It’s a growing number and a growing problem that both Facebook and its users will have to deal with now and increasingly in the future. One way to deal with it is via SecureSafe, a service where you can make a list of your digital assets and decide what happens to them when you pass away. It’ll be interesting to see how these numbers keep accelerating as Facebook continues to grow and adds its users continue to get older.
Last night I attended ASECH’s Cumbre de Emprendendores (entrepreneur summit), which brought together entrepreneurs, Chile’s President and Minister of Economy to talk about the challenges and goals of economic growth via entrepreneurship. Founded about 8 months ago, ASECH is a privately funded association founded by entrepreneurs, for entrepreneurs. Their goals are to bring the Chilean entrepreneurial community together and give entrepreneurs a voice in government by lobbying for more entrepreneur friendly laws.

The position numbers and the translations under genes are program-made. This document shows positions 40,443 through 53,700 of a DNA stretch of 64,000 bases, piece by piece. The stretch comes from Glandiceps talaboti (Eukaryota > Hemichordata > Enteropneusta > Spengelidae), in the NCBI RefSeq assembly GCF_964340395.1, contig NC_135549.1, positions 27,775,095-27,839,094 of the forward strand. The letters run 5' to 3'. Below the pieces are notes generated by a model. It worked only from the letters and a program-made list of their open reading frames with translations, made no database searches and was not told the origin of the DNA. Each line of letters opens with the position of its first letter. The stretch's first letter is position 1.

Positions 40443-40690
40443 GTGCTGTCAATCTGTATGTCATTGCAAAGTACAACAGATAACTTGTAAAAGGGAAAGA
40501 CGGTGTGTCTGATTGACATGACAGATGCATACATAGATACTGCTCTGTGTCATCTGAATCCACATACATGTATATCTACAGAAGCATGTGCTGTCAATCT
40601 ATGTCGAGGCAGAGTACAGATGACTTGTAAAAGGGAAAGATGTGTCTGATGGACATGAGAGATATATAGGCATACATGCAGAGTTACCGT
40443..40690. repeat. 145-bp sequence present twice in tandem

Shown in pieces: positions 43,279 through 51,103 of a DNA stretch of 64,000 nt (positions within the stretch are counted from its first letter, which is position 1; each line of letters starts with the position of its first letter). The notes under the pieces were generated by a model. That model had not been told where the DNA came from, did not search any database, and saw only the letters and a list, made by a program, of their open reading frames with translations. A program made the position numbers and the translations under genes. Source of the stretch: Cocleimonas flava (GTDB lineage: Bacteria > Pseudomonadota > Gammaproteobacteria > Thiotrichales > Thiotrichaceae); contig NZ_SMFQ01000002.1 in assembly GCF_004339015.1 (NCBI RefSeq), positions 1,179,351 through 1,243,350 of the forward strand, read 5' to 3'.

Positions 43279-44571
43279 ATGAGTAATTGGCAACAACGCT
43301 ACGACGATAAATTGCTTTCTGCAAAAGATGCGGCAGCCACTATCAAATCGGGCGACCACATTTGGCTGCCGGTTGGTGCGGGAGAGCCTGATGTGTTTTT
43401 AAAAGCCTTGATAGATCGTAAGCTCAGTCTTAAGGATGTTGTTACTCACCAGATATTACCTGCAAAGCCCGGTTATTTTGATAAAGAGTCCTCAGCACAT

So far it’s been an huge success. Over 1000 entrepreneurs from 9 of Chile’s 15 regions have joined ASECH. They hosted meetups and workshops, but most importantly they’ve been shining the spotlight on the challenges faced by entrepreneurs and pushing the government to help fix them. People say that in the US entrepreneurs don’t have a lobby. We don’t. In Chile, we now do.
Why it’s important
I believe that the world is going through the biggest change since the industrial revolution and that the country that figures out how to create the right landscape and culture that fosters entrepreneurship will be best positioned for the future. Entrepreneurs aren’t asking for handouts, they want a more level playing field against incumbents. Governments around the world should be clamoring for entrepreneurs and job creators.